Winter along the Mogami River
The Mogami River is one of the most important waterways in northern Japan. It runs for 229 kilometers through Yamagata Prefecture, with around 80% of the prefecture's population living along its basin. From the 17th century, the river became a major transportation route, carrying people and cargo such as rice and safflower down to the coast, and from there as far as Kyoto and Osaka Prefecture. To this day, many towns along the river retain traces of their historic streetscapes and culture. In this episode, Catrina Sugita from Switzerland visits a community close to the Mogami River. She meets people who are keeping alive local traditions for surviving through the harsh, snowbound winter months. And she discovers the charm and bounty of this waterway known to the locals simply as their "Mother River."

Mountain Trekking through the Snow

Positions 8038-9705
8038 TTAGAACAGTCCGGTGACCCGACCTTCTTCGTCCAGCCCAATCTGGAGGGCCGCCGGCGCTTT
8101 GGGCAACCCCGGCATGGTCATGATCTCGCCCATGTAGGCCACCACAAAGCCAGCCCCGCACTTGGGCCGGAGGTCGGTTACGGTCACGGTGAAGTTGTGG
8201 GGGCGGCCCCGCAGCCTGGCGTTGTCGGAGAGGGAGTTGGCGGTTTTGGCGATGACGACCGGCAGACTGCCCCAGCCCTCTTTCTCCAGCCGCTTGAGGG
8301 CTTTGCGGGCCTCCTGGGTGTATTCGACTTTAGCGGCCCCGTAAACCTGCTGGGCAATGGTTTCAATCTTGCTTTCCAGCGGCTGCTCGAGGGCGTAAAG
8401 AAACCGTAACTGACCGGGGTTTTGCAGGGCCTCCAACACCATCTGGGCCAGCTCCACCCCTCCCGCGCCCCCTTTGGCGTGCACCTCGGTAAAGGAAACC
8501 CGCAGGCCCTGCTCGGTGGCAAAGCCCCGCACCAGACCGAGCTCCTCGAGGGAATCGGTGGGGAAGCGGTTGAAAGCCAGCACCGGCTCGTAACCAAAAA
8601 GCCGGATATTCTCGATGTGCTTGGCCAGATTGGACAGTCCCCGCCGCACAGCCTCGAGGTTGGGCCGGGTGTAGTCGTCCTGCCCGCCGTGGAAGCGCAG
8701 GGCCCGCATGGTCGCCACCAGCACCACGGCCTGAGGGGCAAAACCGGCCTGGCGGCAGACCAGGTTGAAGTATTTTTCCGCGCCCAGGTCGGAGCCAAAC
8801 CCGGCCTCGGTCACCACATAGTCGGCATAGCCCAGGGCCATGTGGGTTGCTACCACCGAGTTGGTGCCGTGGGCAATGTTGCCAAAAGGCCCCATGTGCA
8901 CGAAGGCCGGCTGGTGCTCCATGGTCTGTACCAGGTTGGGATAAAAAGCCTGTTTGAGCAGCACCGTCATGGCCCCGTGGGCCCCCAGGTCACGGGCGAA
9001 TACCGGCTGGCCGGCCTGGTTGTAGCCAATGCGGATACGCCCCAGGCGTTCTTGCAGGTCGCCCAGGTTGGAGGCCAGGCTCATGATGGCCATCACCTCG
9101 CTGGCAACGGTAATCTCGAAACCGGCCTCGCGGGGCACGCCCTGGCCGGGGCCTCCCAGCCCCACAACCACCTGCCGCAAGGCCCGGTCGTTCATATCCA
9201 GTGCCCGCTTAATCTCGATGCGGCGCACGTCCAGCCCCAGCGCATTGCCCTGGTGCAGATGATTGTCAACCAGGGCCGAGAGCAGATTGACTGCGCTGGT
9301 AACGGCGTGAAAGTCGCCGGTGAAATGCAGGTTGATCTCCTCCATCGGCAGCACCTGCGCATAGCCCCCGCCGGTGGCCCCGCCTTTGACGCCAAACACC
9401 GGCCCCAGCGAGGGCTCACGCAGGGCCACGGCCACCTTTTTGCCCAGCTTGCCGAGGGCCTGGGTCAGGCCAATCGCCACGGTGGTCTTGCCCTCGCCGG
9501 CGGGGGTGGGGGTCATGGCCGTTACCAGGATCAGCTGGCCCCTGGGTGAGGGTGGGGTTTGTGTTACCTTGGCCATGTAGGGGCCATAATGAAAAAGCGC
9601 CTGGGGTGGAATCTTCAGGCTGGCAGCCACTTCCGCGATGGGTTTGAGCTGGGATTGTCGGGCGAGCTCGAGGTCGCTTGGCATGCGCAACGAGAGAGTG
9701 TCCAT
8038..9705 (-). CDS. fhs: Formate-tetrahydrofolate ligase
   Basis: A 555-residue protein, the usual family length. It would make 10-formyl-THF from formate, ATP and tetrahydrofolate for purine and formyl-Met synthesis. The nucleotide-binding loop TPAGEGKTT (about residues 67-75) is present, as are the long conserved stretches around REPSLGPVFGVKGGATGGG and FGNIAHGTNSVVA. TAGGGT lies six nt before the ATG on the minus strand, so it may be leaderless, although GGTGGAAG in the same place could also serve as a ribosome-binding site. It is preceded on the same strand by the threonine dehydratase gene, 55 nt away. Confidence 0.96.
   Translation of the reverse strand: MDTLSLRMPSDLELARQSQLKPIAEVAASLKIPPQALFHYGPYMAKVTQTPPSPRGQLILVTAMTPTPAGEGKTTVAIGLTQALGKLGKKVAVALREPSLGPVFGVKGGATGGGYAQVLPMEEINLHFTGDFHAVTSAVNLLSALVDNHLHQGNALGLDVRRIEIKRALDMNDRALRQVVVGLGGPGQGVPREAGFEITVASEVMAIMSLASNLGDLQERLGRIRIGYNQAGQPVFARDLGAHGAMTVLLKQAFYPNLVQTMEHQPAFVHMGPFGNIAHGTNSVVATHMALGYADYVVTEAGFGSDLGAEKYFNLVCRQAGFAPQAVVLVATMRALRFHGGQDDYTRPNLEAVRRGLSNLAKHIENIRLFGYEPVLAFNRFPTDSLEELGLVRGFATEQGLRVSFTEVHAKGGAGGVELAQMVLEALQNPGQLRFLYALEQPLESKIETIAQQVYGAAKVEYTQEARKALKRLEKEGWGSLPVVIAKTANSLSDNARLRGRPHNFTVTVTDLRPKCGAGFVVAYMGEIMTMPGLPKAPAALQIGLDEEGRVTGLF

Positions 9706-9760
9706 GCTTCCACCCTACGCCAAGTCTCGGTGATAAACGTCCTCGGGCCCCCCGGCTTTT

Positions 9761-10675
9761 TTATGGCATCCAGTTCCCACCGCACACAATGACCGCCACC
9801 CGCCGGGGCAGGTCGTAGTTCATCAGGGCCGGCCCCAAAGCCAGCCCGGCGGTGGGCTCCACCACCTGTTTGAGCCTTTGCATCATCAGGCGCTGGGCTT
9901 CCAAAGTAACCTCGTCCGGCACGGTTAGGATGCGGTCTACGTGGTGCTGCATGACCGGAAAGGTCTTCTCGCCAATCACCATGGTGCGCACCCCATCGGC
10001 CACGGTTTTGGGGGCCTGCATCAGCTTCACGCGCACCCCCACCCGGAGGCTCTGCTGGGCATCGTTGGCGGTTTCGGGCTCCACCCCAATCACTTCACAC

The Tsunokawa district lies on a tributary of the Mogami River. Many people here maintain aspects of their traditional lifestyle. To this day, hunters go out in search of food, even in the harshest winter conditions.

Homestay Guesthouses in the Tsunokawa District

There are five farming families who offer accommodation in their homes. Visitors can see for themselves how the farmers work their fields, even in winter.

A Wintering Ground for Migratory Swans

The wetlands at the mouth of the Mogami River are one of the major wintering places in Japan for migratory wildfowl. More than 10,000 swans arrive in Sakata from Siberia each year to spend the cold months here.


To reach Tozawa Village from Tokyo, you take the Yamagata Shinkansen bullet train to Shinjo, and then continue by bus. In all, it takes just over four hours.